Q: Okay. But, -- as I understand it, wasn't this information that was included in the budget about -- not intelligence per se, but how the intelligence operation is going to be structured and are there changes underway?
A: Well, previously, I think, it's been reported that, back in 1993 there was an implementation plan for defense human intelligence service to be established. And that was initiated after concurrence by the Service Secretaries, the Chairman, and the Director of Central Intelligence. And at the time, I believe it was Dr. Perry who was the Deputy Secretary of Defense and he signed the memorandum which essentially set in motion the process which ultimately will result in a consolidation of these services.
And the reason that is being done is so that we can have one budget and one joint manning document which will cover all of these activities and that we will also then be able to have -- consolidate the oversight responsibilities under the Deputy Secretary of Defense.
Q: Well, is it fair to characterize this consolidation as an effort to expand activities overseas?
A: Actually, because of the reduction in the number of members of the armed forces, all of the services have experienced a reduction in their intelligence services and this consolidation was to take advantage of the cumulative effect that will occur when all of them come together in one organization. It allows us to focus our activities on the requirements that the services have and that the warfighting commanders have.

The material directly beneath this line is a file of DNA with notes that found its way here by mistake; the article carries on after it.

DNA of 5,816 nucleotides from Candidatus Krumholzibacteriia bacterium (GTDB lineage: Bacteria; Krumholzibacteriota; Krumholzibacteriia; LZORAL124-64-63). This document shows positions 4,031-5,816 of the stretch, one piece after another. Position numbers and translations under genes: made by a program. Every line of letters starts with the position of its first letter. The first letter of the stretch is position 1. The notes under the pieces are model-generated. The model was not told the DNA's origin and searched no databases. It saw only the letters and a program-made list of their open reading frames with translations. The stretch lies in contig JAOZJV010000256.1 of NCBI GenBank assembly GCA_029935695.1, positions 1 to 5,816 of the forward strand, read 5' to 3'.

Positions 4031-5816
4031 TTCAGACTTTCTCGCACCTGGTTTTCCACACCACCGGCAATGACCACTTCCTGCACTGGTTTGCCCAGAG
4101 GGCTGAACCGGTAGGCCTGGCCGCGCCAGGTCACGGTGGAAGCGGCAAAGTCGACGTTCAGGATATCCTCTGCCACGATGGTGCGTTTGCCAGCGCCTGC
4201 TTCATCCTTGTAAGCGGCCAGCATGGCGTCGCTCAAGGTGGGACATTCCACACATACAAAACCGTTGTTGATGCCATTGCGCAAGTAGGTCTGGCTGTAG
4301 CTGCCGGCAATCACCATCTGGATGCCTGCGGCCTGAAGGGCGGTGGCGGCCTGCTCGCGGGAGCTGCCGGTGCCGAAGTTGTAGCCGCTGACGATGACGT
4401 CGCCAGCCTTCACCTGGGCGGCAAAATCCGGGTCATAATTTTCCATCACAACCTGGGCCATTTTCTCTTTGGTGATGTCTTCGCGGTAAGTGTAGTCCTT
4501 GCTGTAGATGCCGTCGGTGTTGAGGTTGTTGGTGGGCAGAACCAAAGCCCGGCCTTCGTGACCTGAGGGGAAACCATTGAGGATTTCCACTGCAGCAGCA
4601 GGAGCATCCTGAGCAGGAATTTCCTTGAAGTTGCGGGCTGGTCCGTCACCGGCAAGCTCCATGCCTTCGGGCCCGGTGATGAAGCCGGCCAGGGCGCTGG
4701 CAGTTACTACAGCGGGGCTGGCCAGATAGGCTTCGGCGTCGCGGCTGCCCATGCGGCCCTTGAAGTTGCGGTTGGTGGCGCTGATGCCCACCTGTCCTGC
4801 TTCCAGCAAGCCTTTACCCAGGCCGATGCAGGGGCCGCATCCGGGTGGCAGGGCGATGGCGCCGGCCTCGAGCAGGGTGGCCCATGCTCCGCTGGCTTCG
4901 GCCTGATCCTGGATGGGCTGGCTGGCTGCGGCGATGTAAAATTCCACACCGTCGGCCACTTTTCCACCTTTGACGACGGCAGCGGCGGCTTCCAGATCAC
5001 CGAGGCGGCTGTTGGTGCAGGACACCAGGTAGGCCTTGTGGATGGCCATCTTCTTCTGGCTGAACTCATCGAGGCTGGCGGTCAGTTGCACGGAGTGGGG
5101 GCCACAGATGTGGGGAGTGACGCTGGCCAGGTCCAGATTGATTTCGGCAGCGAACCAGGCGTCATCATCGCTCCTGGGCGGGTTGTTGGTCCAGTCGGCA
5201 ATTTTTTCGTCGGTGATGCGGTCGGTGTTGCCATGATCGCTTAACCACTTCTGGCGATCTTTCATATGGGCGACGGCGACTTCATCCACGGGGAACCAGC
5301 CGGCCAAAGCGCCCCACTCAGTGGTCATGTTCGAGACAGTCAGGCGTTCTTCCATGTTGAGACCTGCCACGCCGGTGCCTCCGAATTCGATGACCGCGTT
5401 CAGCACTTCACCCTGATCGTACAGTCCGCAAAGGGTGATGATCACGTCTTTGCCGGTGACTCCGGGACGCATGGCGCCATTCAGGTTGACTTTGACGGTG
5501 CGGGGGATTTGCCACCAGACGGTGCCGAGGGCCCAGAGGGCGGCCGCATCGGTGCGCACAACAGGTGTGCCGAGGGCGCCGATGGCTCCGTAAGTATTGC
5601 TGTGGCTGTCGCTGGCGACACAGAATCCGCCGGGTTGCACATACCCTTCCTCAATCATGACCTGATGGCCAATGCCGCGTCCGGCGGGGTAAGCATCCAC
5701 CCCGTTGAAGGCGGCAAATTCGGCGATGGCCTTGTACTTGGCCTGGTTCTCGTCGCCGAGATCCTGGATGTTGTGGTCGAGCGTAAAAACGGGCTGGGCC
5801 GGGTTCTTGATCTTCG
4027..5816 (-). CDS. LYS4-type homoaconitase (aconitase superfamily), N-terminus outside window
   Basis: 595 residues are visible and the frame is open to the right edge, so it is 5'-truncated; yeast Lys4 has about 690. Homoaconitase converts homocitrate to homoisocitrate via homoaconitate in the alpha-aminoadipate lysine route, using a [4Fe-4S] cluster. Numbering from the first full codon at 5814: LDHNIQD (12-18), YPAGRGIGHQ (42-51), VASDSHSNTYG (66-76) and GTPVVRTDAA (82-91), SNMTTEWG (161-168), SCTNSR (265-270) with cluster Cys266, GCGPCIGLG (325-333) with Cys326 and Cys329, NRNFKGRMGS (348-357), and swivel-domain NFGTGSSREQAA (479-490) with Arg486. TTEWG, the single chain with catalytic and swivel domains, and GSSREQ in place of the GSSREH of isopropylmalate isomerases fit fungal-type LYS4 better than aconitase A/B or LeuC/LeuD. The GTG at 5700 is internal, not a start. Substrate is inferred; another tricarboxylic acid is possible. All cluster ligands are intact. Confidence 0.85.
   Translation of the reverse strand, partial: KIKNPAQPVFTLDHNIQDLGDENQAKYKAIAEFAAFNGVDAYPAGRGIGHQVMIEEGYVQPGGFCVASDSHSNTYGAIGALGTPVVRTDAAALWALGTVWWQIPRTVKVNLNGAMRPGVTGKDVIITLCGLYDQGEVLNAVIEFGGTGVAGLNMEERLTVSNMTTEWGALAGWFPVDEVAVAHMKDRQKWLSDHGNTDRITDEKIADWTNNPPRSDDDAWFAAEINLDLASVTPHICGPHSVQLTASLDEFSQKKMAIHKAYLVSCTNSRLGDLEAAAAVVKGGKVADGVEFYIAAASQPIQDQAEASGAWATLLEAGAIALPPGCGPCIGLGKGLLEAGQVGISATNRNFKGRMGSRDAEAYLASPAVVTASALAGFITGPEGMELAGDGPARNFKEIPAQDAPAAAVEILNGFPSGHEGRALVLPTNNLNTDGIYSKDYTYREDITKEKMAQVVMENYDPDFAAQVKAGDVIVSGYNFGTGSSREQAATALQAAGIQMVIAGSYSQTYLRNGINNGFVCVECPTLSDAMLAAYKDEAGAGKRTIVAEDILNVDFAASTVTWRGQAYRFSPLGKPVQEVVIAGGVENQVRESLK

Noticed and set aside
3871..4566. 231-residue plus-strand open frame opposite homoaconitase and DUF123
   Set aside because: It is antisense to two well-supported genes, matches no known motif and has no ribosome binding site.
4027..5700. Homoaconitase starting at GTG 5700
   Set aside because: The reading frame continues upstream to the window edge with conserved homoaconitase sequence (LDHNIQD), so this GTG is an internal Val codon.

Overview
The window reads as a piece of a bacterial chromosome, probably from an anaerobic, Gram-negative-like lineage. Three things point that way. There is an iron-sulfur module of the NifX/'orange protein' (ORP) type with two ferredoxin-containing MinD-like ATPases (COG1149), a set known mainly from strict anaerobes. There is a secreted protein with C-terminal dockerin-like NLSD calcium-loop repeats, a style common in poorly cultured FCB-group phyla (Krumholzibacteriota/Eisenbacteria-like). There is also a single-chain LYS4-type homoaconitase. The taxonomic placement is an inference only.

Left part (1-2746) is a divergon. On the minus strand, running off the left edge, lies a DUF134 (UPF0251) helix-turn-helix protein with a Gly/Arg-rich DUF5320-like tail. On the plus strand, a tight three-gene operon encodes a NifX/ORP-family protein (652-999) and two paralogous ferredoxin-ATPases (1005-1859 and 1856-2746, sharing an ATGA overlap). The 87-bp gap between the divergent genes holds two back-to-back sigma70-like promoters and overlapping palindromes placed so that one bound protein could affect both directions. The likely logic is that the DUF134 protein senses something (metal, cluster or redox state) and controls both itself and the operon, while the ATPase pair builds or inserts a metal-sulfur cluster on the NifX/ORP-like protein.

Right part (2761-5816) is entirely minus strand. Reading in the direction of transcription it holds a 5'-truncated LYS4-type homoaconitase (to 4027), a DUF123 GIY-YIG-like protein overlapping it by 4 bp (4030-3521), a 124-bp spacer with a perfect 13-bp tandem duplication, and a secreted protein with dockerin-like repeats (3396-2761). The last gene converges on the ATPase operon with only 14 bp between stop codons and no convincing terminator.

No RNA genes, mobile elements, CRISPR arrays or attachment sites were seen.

Q: Do you have -- on a different topic. Do you have just a general idea of how much it's costing to host the peace talks at Wright-Patterson?
A: I have absolutely no idea. You might want to talk to the State Department on that.
Q: Back to about Bosnia. Other than the training sessions have been going on in Germany for the troops that could go to Bosnia. Are we taking any other preparations for a possible implementation of the IForce going there, prepositioning the equipment anywhere into the area?
A: I'm not aware of any prepositioning of equipment. But, I do know that, of course, there's a lot of planning that goes into any kind if operation like this and I think most of you are aware of that process and, of course, those plans which continue primarily at the NATO level and that is, both at SHAPE and at Allied Forces Southern Europe, in Naples. And they are, of course -- those plans involve a lot of Americans as well as other NATO member countries as they go through exactly what will be required and try to put it down on paper.
Q: You kind of lost interest in them since things has quited down. Are we continuing DENY FLIGHT operations over in Bosnia?
A: Yes, DENY FLIGHT operations are continuing.
Q: A new subject. On Capitol Hill today, a Senate subcommittee, chaired by Senator Sam Nunn, is looking into weapons of mass destruction, expressing concern about the movement of gases, chemical weapons into the United States. They focused on what happened at the Tokyo subway involving Sarin and expressed the opinion that this is something we can't bury our heads in the sand about it in this country. That it's something they could say could probably happen.
A: Let me just stop you there. What exactly did they say? "This would probably happen?"